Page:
The Serious Pursuit of Happiness
Are you in the pursuit of happiness? That’s not a bad thing if you know what you’re doing. Millions of people don’t. They are trying to find happiness in achievement, service, pleasing people, money, education, positive attitude, creative activity, or the accumulation of things. However, research and real life experience indicates that gratitude is the essential component for happiness. Happiness is experienced when gratitude is practiced. When gratitude is at the core of your being, happiness happens.
What must be overcome for a person to be happy? Answer: ingratitude.
Ingratitude makes headway into your life through the path of forgetfulness. You forget that everything in your life is a gift. Abraham Lincoln said it well:
We have grown in numbers, wealth and power as no other nation ever has grown; but we have forgotten God! We have forgotten the gracious Hand which preserved us in peace, and multiplied and enriched and strengthened us; and we have vainly imagined, in the deceitfulness of our hearts, that all these blessings were produced by some superior wisdom and virtue of our own.
Robert Emmons PhD, an “expert” on the science of gratitude writes:
Contemporary research paints a more complicated picture of ingratitude. People who are ungrateful tend to be characterized by an excessive sense of self-importance, arrogance, vanity, and an unquenchable need for admiration and approval. Narcissists reject the ties that bind people into relationships of reciprocity. They expect special favors and feel no need to pay back or pay forward.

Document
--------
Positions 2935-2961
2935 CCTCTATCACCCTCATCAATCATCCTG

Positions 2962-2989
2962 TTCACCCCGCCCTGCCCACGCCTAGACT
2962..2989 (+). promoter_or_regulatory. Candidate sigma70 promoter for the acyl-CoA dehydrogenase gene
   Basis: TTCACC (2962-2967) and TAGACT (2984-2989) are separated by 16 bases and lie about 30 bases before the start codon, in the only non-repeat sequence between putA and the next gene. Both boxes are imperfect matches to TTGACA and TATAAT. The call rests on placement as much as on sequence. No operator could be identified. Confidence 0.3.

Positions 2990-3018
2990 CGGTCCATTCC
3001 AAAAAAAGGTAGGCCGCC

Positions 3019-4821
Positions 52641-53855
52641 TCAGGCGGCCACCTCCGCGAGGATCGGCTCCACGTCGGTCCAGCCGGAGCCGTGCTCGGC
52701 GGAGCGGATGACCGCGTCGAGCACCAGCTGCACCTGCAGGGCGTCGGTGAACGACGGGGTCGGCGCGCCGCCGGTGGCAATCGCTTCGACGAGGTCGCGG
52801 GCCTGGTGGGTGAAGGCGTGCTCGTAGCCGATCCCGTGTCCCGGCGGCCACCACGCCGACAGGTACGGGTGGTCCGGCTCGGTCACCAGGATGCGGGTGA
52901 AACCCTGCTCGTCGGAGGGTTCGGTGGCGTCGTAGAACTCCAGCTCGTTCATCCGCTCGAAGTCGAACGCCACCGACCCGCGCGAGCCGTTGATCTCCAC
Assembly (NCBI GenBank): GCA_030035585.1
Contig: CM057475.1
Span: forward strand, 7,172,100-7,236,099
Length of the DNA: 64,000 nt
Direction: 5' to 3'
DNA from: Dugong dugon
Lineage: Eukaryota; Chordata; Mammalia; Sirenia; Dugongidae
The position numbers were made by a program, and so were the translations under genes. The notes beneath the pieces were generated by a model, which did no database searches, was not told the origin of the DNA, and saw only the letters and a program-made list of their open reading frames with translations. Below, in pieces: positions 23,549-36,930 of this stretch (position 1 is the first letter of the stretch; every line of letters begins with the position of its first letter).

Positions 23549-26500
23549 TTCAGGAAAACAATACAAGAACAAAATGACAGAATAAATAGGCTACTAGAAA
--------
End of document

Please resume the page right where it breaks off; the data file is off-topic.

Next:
Have you met anyone who exhibits some of these characteristics? Have you ever seen one in your mirror? All of us, to some degree, live ungrateful lives. We think our self needs protection, recognition, and valuing or we’re offended, hurt, or irritated. We’re not truly happy.
So, how can you and I battle ingratitude?
We can begin by saying “Thank you” more often. I’ll prime the pump:
- when your spouse does something normal – feeds the dogs, fixes dinner, shuts off the light, cleans up a mess
- when your child behaves well – replies to a text, brushes her teeth, obeys, helps around the house
- when a person – lets you into the traffic, helps you at the cash register, listens to your story
- when you see the beauty of creation all around you
The list is endless.
Ramp up your “Thank you’s” for good things and people. See how this makes a difference in your happiness. See how this defeats ingratitude.
This month, I’m looking for 10 people who will join me in living days of gratitude. I need help in making happiness a greater reality in my life. We’ll enjoy 30 days of greater happiness by saying “Thank you” more frequently. Will you be one of the 10? If so, reply in the comment section: “I’m Thank-fully In!”
Let’s not just talk about happiness. Let’s do something about it.